Unless you’re lucky enough to win the lottery, achieving financial freedom isn’t easy. It takes time and hard work, requiring many years of dedication. Set yourself on the right path with these crucial steps to financial freedom.
Step 1: Set Your Goals
Financial freedom can mean something different to everyone. To determine what it means to you and the goals you should be setting, consider the kind of lifestyle you want to live. Saving up enough cash as a safety net is a great place to start.
Wherever you are in the financial and lifestyle scale, having a clear idea of what it means to achieve financial freedom will help you create a blueprint for achieving it. Making enough income to afford a certain lifestyle is doable, although never having to work again for the rest of your life while still living comfortably could be your ultimate goal.
Step 2: Educate Yourself
How much do you know about your own finances? Managing money will be easier if you’re financially literate. The more you know, the better equipped and confident you’ll be with handling your finances. Don’t let those obscure financial terms confuse you.
Financial literacy is a learned skill and not commonly taught in schools, so you may need to do your own research. You can learn a lot from financial wellness blogs, listening to podcasts and attending local seminars.
Step 3: Pay Off Debt
Having as little debt as possible is essential for financial freedom. Start by calculating how much debt you’re in and determine what sort it is. As opposed to low-interest or no-interest debt, high-interest debt should be your priority to pay off as it costs you the most.
Credit cards, cash advance loans, auto loans and store cards are examples of high-interest debt. Student loans, home equity loans and mortgages are common low-interest debts.
Step 4: Start Investing
It’s important to learn the different ways to invest your money early on. To help you decide which type of investment is right for your goals, learn more about your options below.
- Bank and term deposits – How this works is you invest an amount of money with your bank for a fixed period and then you earn interest. Interest can be paid on a monthly, quarterly or annual basis.
- Bonds – You loan your money to a company or the government, which will provide you with a fixed return that’s usually higher than what a typical bank offers.
- Shares – If you buy a share, you buy a piece of a company. As a shareholder, you’re entitled to a portion of the company’s profits.
- Managed funds – A managed fund consists of multiple shares pooled together, which your investment is spread over.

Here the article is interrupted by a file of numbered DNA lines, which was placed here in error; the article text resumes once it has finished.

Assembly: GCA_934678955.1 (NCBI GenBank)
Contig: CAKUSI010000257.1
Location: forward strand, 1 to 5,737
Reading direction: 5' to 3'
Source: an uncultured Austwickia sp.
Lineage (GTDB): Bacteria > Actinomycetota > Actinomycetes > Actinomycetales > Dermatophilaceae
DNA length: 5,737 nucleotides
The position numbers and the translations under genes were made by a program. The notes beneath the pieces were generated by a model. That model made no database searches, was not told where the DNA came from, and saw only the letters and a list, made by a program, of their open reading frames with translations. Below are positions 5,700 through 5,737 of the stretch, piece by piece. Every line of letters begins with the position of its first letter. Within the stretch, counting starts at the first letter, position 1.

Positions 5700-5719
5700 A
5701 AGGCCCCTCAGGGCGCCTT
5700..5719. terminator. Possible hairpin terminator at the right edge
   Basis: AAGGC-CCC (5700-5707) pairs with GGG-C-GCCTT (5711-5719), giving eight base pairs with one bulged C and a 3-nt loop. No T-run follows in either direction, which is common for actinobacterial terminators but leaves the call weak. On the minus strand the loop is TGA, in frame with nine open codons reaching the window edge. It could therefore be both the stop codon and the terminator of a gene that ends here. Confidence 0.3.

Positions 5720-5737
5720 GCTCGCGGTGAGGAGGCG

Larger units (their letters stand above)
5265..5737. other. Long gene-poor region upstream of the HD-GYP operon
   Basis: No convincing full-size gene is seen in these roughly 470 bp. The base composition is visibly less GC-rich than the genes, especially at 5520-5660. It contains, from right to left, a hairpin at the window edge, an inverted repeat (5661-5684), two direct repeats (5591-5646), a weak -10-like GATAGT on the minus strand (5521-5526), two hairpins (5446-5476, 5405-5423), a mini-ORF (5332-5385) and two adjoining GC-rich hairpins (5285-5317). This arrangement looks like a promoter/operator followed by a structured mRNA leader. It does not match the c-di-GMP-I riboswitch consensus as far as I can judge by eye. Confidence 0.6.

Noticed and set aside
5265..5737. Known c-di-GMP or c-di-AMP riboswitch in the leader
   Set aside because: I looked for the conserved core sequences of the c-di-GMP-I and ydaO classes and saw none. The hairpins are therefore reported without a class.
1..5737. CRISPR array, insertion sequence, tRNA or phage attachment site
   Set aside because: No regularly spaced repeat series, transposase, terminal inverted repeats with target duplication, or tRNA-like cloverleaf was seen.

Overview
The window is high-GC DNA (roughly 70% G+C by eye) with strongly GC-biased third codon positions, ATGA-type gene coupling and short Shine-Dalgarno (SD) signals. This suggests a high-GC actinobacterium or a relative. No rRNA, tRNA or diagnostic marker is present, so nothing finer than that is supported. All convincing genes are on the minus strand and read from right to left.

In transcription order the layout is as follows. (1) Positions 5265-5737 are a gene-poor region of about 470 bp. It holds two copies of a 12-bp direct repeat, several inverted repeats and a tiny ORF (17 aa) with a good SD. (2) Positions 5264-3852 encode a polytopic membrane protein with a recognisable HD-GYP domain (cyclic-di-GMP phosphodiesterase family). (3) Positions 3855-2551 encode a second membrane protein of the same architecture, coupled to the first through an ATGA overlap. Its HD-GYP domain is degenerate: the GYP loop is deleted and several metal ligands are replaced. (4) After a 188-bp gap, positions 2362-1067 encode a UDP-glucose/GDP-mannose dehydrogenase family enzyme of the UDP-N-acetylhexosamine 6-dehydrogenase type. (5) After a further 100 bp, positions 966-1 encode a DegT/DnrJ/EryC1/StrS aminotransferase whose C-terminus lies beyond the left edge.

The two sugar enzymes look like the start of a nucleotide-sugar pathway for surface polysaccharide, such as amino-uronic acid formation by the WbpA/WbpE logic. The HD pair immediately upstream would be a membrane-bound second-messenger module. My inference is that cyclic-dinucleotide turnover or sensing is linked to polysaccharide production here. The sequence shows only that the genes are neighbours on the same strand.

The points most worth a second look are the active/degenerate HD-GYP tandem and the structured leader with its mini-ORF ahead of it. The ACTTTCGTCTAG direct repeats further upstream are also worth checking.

- Property – This involves buying a property and renting it out to pay the mortgage. Property investments may provide you with income from the increase in value over time.
- Business – Buying into an existing operation is a high-risk investment. It’s important to understand all the details about the business before investing in it.
Talk to a broker or financial adviser to be walked through these investment options.
Step 5: Track Your Spending
You don’t need to painstakingly write down every expense and purchase into a spreadsheet. There are budget apps and online platforms that can track every transaction going in and out of your account. This will allow you to categorise your spending and get an overview in simple graphs and diagrams. Set budgets for each category and get real-time updates on whether you’re going to stay within your monthly budget or not.
Step 6: Evaluate & Make Changes
Monitor your progress as you work through the previous steps to financial freedom and make changes if necessary. If something isn’t working, try a different tactic. It might take time to find the right pathway to financial freedom, but your hard work and perseverance will be worth it in the long-run.
Building a life of financial freedom requires discipline and delayed gratification — sacrifice now in return for more choices later in life.
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Disclaimer: Please be aware that Cigno Loans’ articles do not replace advice from an accountant or financial advisor. All information provided is intended to be used as a guide only, as it does not take into account your personal financial situation or needs. If you require assistance, it is recommended that you consult a licensed financial or tax advisor.